I know there have been some not so good experiences with monarchies in the past. But there have been some good success stories with monarchies as well. From my perspective, I would say that the European countries should be very careful about throwing out their monarchies, and instead work to find a way to include the institution of monarchy in how they govern themselves.
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  #47  
Old 06-30-2008, 10:13 AM
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Quote:
Originally Posted by Elsa M. View Post
Sol

The main beneficiary of the business exchange (which should overcome 2.000.000 €) will be D. Duarte, since the statutes of the Foundation allocate 60% of its revenues to the head of the Bragança royal family and his descendants.

The D. Manuel II Foundation was established by D.ª Augusta Vitória (the widow of King D. Manuel) for social and cultural purposes.
I don't know much about the Foundation's statutes. Who (Dª Augusta, Salazar?) stablished that 60% of its revenues would be allocated to the the Head of the House of Bragança?
Since the Foundation was created for social and cultural purposes, I am surprised that only 40% are used for that purpose.
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  #48  
Old 06-30-2008, 11:09 AM
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Regina, I would have to agree with D. Duarte...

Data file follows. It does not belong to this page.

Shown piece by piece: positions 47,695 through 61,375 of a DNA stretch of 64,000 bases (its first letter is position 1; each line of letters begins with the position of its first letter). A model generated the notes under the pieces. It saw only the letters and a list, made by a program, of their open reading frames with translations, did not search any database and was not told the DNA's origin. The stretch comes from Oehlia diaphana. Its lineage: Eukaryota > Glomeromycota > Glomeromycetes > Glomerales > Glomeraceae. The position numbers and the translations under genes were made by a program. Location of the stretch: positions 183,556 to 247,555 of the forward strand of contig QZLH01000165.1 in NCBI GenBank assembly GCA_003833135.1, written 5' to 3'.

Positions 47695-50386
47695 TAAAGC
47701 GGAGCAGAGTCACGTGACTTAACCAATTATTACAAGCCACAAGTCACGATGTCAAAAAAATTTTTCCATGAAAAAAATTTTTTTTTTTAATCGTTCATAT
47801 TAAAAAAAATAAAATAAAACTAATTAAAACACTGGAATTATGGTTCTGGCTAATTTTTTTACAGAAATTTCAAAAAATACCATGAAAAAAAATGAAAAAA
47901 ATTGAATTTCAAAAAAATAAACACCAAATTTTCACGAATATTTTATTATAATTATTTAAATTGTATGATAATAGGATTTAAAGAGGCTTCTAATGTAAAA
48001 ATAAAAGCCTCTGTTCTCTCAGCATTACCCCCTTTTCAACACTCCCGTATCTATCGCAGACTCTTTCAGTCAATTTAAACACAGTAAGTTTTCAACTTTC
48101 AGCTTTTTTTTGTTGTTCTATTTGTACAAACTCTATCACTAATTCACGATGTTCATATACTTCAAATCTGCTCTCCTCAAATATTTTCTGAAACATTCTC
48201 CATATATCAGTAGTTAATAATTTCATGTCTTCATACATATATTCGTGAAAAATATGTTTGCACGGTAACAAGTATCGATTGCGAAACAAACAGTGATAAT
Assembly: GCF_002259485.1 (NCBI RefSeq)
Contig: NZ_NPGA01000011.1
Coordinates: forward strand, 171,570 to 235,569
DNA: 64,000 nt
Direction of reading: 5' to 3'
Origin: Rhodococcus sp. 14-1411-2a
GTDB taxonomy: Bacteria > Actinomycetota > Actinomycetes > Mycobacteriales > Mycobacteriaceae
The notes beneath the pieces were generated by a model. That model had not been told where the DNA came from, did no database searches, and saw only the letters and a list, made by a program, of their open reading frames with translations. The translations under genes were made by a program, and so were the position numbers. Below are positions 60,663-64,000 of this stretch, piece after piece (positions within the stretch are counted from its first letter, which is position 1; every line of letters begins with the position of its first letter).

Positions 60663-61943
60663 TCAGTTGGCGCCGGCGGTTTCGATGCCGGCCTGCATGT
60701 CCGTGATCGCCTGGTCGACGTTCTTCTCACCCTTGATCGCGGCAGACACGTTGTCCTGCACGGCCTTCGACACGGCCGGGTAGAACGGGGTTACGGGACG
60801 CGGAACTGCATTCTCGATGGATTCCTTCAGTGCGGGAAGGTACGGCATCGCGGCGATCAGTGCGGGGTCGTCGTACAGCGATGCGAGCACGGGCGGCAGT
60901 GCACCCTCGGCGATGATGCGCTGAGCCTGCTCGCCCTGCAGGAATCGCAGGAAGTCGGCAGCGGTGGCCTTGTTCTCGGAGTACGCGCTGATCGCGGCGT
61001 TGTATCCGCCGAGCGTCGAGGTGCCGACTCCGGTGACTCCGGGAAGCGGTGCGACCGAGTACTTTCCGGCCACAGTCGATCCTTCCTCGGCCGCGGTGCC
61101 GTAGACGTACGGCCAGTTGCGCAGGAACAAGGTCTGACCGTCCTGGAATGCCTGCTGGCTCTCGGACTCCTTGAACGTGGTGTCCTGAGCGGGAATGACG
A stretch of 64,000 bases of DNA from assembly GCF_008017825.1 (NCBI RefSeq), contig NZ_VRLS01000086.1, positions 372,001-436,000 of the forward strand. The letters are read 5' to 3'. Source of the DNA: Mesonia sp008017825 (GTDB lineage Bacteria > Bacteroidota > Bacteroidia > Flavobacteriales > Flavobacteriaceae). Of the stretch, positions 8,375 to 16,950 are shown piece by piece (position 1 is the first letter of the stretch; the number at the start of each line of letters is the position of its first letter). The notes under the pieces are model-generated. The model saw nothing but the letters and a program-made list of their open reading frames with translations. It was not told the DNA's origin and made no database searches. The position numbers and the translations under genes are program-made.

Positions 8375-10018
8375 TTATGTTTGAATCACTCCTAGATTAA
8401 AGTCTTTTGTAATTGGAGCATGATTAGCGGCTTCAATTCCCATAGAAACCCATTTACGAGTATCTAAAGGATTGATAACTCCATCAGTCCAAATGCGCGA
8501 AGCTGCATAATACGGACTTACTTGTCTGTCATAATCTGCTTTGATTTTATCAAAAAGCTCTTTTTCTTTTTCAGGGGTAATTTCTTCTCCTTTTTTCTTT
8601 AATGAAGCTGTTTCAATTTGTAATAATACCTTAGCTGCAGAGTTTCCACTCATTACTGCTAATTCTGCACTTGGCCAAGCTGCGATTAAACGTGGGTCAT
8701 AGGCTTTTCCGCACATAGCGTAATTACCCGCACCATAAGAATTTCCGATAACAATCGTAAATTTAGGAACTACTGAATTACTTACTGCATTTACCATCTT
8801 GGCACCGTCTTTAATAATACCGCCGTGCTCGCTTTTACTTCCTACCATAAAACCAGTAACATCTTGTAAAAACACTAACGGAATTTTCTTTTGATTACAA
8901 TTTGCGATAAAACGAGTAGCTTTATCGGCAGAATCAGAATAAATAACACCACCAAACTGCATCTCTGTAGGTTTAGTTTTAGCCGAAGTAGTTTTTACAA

I agree with you, Keith, interesting post of yours.
Here in Portugal, the elected Presidents always try to be re-elected 5 years later. So in the first five years, they say popular (and populist) things, they try to be nice all the time to everyone and do not give too much "problems" to the Government. After those 5 years, they change and become "tough" to the Government. Each of them wish to become known as the best President that Portugal ever had...

Just to give you an example: our President (Cavaco Silva) always called himself a praticant Catholic. Which means he goes to the Mass every Sunday, he recognized Pope's authority, etc. The Roman Catholicism teachings say you can't approve a law if it is against God. On the last referend about Abortion, most people (more than 55%) stayed at home and didn't care for this. So the result (Yes or No) could never be taken as Valid. The Yes won and no matter how much Christians (Catholics, Evagelics) signed petitions to Cavaco to ask him to do not sign a law supporting abortions, he did sign it because if he didn't, most political parties would accuse him of not respecting people's will, etc. And maybe because of that he wouldnt wint the elections next time... The possible negative comments were the only reason why he signed something against his so well known beliefs.